District Treasurer. Districts that have maintained a revenue of over $5 million for each of the last three years may adopt a policy by resolution to issue their own warrants for payments of claims or other obligations of the district. Districts that have maintained a revenue between $250,000 and $5 million for each of the last three years are authorized, upon agreement with the county treasurer, to adopt a policy to issue their own warrants for payments of claims or other obligations of the district. The board, after auditing all payrolls and bills, issues one general certificate to the county treasurer, authorizing the county treasurer to pay all the warrants specified and the fund from which payment will be made. The district may then issue warrants specified in the general certificate.
Water Storage Asset Management. Districts are expressly authorized to contract for asset management service of their water storage assets. If a district chooses to contract for asset management services, the district must publish advance notice of its requirements to procure such services. The district may then negotiate a fair and reasonable contract with the firm that submits the best proposal based on the established criteria. The district may terminate negotiations if a satisfactory contract cannot be reached, and may either select another firm to continue negotiations or terminate the selection process. If the district chooses to negotiate a contract under these procurement procedures, no other statutory procurement requirements apply.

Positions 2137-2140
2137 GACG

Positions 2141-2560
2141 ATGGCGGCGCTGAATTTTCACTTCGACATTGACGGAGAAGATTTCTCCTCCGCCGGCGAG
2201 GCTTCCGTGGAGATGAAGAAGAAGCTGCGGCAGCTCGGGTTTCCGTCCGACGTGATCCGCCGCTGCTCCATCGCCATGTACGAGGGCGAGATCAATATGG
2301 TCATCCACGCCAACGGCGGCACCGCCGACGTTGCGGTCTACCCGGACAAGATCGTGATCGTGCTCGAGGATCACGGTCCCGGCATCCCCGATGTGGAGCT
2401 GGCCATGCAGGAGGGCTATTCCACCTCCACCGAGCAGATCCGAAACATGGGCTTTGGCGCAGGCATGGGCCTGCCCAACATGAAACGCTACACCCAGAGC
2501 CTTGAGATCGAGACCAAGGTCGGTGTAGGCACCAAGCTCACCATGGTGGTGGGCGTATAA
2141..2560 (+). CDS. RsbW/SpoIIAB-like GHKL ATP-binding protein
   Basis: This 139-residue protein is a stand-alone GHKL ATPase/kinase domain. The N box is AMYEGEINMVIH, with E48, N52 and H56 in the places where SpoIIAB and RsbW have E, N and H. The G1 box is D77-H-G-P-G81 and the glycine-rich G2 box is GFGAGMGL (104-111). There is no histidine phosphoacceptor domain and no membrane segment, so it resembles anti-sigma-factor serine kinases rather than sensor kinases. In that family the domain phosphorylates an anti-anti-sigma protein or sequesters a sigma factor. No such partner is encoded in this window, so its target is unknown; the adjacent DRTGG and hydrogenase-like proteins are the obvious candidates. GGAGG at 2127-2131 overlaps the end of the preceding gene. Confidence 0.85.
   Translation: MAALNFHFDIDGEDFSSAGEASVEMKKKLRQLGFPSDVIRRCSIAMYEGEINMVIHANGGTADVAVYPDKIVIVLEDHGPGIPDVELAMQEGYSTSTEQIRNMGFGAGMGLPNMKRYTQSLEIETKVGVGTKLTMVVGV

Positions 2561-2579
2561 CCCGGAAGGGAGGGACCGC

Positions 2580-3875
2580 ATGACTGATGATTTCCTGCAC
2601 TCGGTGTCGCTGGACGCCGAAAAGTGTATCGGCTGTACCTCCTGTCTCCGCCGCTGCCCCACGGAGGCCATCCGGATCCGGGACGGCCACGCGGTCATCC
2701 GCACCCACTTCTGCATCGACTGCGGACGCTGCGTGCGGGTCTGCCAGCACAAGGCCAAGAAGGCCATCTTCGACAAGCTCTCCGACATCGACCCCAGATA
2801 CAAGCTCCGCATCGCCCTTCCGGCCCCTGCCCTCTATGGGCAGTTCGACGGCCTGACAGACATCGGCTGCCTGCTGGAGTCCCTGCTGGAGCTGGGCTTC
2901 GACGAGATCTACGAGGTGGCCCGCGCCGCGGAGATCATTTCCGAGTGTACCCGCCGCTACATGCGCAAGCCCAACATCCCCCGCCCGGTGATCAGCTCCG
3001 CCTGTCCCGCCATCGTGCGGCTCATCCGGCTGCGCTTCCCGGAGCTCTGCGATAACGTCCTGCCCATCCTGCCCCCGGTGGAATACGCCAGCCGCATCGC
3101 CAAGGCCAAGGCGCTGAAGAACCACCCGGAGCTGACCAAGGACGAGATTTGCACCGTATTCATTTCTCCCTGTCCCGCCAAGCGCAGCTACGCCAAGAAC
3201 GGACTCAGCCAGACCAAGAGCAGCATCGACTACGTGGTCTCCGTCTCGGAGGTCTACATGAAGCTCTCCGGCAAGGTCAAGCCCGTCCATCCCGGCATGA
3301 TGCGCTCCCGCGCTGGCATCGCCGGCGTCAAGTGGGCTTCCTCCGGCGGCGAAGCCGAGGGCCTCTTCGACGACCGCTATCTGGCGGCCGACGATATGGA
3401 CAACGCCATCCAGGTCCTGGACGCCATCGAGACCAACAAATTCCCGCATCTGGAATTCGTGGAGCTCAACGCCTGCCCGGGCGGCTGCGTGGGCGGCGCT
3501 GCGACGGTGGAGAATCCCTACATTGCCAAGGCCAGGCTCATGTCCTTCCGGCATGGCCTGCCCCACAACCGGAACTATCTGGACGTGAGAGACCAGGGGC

Pollution Control Facilities. A district may acquire, lease, and sell pollution control facilities and issue revenue bonds to defray the costs.
Fiscal Note: Not requested.
Creates Committee/Commission/Task Force that includes Legislative members: No.
Effective Date: Ninety days after adjournment of session in which bill is passed.
Staff Summary of Public Testimony: PRO: Water-sewer districts are state of the art systems, particularly when it comes to wastewater treatment. The changes to the surplus property statute is a product of an attorney group who found several ambiguities. The warrant change would let districts keep the county treasurer as their fiscal officer, but the districts could pay their own bills on time.
CON: Water-sewer districts are not among the best run districts in our state. They should not have the powers of other municipalities. It is not in the best interest of citizens for water-sewer districts to issue revenue bonds because they won't be as transparent or well regulated. This bill is missing the term "disinterested" appraiser.
Persons Testifying: PRO: Joe Daniels, Association of Washington State Water-Sewer Districts CON: Arthur West, citizen.
Persons Signed In To Testify But Not Testifying: No one.